Counting on codes: An examination of transnational codes as a regulatory governance mechanism for nanotechnologies

Authors

  • Diana M. Bowman,

    Corresponding author
    1. Monash Centre for Regulatory Studies, Faculty of Law, Monash University, Melbourne, Vic., Australia and
    2. Faculty of Law, KU Leuven, Leuven, Belgium
      Diana Bowman, Monash Centre for Regulatory Studies, Faculty of Law, Monash University, Building 12, Wellington Road, Clayton, Vic. 3800, Australia. Email: diana.bowman@law.monash.edu.au
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  • Graeme A. Hodge

    1. Monash Centre for Regulatory Studies, Faculty of Law, Monash University, Melbourne, Vic., Australia and
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Diana Bowman, Monash Centre for Regulatory Studies, Faculty of Law, Monash University, Building 12, Wellington Road, Clayton, Vic. 3800, Australia. Email: diana.bowman@law.monash.edu.au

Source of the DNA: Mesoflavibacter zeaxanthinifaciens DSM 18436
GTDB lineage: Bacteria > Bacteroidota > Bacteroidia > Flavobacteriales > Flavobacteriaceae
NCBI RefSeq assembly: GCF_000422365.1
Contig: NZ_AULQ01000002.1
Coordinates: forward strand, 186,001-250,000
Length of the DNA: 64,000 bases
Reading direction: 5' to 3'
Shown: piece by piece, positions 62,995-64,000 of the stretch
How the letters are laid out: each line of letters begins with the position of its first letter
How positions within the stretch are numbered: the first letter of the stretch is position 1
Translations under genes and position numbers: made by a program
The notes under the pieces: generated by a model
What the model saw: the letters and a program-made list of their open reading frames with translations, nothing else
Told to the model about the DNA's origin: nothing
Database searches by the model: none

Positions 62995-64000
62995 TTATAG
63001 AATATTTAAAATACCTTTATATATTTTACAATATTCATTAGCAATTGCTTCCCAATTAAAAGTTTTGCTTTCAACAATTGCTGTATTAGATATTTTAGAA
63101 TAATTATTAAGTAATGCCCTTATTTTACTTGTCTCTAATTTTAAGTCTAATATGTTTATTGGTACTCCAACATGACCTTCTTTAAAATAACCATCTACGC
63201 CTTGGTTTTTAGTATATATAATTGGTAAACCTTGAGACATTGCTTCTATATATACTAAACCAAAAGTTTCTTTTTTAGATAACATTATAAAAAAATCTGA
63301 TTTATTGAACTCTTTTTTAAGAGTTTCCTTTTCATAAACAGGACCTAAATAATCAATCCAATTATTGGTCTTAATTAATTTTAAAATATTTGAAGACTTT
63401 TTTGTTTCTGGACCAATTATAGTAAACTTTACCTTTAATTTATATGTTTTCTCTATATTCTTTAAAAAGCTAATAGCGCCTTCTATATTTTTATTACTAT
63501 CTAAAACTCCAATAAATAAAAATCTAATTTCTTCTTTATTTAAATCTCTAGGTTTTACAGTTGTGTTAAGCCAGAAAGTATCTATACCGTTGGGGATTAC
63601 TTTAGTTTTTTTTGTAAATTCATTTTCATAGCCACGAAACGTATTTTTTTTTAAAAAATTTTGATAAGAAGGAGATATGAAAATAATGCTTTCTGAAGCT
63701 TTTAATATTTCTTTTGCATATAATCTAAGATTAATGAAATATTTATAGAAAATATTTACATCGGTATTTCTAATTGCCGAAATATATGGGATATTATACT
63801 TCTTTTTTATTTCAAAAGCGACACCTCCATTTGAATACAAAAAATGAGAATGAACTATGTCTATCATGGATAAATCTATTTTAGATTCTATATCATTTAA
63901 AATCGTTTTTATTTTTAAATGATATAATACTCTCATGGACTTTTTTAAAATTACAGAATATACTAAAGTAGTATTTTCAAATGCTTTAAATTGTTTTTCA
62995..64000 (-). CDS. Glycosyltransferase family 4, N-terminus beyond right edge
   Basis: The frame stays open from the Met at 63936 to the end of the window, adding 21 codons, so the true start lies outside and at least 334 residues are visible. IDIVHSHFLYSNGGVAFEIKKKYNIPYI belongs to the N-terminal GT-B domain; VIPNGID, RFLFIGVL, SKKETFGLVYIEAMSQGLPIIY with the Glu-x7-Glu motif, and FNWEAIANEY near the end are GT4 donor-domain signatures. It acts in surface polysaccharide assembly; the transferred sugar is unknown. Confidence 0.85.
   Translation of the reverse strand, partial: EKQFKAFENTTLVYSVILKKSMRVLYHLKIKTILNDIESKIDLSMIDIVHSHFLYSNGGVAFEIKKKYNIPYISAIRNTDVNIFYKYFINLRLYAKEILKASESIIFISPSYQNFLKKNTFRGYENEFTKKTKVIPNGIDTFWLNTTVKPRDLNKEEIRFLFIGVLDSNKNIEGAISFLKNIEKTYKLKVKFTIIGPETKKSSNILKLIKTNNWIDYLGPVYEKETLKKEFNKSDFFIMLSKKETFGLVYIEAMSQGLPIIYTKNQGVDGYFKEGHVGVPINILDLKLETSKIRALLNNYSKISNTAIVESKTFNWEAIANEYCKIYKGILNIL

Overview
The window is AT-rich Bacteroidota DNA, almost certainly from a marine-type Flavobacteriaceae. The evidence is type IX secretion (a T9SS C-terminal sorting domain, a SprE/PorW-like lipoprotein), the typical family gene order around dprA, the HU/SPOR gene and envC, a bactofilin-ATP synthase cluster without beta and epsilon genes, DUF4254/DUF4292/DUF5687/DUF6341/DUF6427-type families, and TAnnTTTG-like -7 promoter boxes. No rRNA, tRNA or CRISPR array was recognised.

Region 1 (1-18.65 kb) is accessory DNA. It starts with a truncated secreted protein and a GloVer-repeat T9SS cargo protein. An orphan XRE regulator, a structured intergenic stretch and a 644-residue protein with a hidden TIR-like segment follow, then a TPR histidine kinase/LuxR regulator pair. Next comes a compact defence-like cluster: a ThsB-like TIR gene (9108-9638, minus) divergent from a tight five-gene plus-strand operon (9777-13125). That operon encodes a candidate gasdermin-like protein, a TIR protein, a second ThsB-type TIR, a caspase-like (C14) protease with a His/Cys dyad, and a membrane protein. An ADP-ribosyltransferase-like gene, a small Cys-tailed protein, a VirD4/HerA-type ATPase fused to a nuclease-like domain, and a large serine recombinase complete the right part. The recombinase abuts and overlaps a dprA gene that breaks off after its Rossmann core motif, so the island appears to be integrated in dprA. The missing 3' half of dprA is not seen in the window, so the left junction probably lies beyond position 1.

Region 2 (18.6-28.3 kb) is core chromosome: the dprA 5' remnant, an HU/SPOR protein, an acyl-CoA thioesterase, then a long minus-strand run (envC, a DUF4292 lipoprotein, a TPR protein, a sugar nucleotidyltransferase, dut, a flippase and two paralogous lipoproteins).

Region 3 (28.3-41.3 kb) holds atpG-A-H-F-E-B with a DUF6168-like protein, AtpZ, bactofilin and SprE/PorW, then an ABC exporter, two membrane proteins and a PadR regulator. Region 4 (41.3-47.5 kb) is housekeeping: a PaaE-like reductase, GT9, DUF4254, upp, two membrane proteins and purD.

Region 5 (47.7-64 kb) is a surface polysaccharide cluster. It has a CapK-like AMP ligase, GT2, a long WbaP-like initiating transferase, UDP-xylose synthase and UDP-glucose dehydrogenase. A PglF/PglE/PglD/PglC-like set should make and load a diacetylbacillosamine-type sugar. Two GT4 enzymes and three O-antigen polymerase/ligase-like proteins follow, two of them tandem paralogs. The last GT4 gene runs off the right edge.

Abstract

This article examines the rise of nanotechnology-specific codes of conduct (nano-codes) as a private governance mechanism to manage potential risks and promote the technology. It examines their effectiveness as well as their legitimacy as regulatory instruments in the public domain. The study first maps the rise of voluntary nano-codes and the roles played by different actors. Focusing on five specific nano-codes, the article then discusses their adequacy in terms of scientific uncertainty, gaps in existing regulatory regimes, and broader societal concerns. It concludes that these voluntary nano-codes have weaknesses including a lack of explicit standards on which to base independent monitoring, as well as no sanctions for poor compliance. At the same time it also highlights the potential power of these governance mechanisms under conditions of uncertainty and co-regulation with government. It is likely that nano-codes will become the “first cut” of a new governance regime for nanotechnologies.

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